Fast fashion, cigarette butts, and recycling are firmly in the Government’s sights under a “radical” new waste strategy.
So-called fast fashion — clothes commonly produced in the developing world enabling its sale at cut-cost prices — has seen the amount of clothes sold across the world quadruple over the past two decades.
It is now seen as one of the key threats to the earth’s climate, not least due to the environmentally damaging microbeads routinely found in low-quality, disposable clothes and given more than half of fast fashion is disposed of within 12 months.
While Environment Minister Richard Bruton has said he intends to focus on fast fashion, cigarette butts, and plastic in an effort to tackle Ireland’s poor record on waste management, it is not clear what form the action against such clothing will take.
“I am determined to address how we manage our waste as part of the Climate Action Plan. We must radically change our wasteful use of precious resources which damages our climate and our environment and compromises our future,” he said, adding that plastic and food waste, single-use habits, poor waste separation, and illegal dumping would all be “key targets”.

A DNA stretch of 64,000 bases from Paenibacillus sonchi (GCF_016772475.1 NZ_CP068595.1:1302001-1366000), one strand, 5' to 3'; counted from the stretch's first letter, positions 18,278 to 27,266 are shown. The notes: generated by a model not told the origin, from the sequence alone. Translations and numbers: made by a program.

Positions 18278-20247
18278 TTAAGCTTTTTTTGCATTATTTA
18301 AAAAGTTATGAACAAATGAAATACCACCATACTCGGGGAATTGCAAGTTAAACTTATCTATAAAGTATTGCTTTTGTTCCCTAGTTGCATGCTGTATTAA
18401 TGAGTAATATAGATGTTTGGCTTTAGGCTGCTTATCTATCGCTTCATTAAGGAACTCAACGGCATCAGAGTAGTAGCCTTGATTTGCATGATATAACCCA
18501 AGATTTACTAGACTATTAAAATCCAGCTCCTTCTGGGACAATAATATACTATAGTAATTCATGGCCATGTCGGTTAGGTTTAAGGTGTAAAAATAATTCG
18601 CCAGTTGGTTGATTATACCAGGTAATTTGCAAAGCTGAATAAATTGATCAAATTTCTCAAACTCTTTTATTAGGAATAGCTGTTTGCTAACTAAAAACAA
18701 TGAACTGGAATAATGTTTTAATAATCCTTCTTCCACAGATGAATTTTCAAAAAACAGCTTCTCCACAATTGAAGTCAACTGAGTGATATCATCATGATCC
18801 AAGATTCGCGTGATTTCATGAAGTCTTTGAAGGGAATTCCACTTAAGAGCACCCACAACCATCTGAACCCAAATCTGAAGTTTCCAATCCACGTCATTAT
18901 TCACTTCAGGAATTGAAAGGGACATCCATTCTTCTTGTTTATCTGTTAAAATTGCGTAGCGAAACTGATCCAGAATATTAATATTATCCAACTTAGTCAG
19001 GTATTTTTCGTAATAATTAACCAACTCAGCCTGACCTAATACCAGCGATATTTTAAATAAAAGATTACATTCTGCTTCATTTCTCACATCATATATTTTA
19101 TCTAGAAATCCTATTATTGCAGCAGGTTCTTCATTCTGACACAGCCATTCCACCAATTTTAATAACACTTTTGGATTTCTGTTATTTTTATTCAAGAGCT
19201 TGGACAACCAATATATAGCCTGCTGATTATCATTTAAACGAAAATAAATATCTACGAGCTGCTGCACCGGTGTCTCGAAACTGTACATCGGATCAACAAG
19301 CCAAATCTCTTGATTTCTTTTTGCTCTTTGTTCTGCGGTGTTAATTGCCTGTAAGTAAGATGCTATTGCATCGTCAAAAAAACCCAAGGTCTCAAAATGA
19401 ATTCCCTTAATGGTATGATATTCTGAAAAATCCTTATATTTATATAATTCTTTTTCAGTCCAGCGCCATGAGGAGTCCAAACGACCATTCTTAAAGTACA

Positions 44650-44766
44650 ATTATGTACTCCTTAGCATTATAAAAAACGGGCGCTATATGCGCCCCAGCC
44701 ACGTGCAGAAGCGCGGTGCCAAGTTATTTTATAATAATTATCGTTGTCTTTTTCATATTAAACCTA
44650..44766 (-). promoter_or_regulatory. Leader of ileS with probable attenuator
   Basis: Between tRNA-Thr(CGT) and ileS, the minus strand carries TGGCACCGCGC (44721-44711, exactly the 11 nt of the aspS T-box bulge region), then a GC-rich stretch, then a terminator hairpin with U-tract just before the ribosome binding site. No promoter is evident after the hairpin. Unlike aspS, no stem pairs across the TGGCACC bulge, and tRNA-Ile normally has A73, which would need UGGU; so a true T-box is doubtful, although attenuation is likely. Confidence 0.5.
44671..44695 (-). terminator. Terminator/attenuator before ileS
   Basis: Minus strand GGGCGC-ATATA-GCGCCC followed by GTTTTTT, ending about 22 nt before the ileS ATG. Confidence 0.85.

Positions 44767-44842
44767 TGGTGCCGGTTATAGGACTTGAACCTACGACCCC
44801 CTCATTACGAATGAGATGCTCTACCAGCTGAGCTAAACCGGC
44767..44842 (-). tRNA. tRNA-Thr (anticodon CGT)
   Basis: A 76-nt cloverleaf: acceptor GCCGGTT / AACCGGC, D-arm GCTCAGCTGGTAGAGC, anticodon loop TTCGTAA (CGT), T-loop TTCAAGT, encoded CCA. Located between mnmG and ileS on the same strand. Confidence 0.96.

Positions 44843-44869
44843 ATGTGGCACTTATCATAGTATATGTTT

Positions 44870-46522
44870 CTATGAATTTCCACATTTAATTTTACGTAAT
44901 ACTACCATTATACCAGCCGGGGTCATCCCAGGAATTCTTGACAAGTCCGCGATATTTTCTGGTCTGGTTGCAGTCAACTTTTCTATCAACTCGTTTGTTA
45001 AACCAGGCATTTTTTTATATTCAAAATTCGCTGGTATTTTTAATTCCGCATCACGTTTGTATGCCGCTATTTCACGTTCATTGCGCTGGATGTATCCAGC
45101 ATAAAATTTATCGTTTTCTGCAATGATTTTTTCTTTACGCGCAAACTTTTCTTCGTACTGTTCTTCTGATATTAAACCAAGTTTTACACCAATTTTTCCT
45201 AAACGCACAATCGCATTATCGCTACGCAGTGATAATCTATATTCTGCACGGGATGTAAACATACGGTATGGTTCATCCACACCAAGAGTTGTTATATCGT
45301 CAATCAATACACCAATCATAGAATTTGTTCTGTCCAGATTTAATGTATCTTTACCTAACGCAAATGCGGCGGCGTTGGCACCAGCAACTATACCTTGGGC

All told, 75 measures have been identified which Mr Bruton said can be “quickly implemented”.
They include the enforcement of existing rules, the encouragement of waste reduction targets, and higher fees for difficult to recycle packaging.
Mr Bruton said consideration would be given to the introduction of mandatory brown bin collections, the banning of bulky waste from landfill, the placement of the cost of cigarette waste clean up on the tobacco industry, and the expansion of the kinds of waste permitted in a green bin.
Private business will also feel the scrutiny of increased regulation, the minister said, in order to improve the levels of waste recycling.
Other initiatives will include better labelling for recycled goods, clearer information on what goes in each bin, measures to dramatically reduce food waste, and incentivising the use of recycled materials in the construction industry.
He added that an advisory group — comprising representatives from environmental bodies, industry and the regulatory sector — will be established to aid in the formulation of the new policy.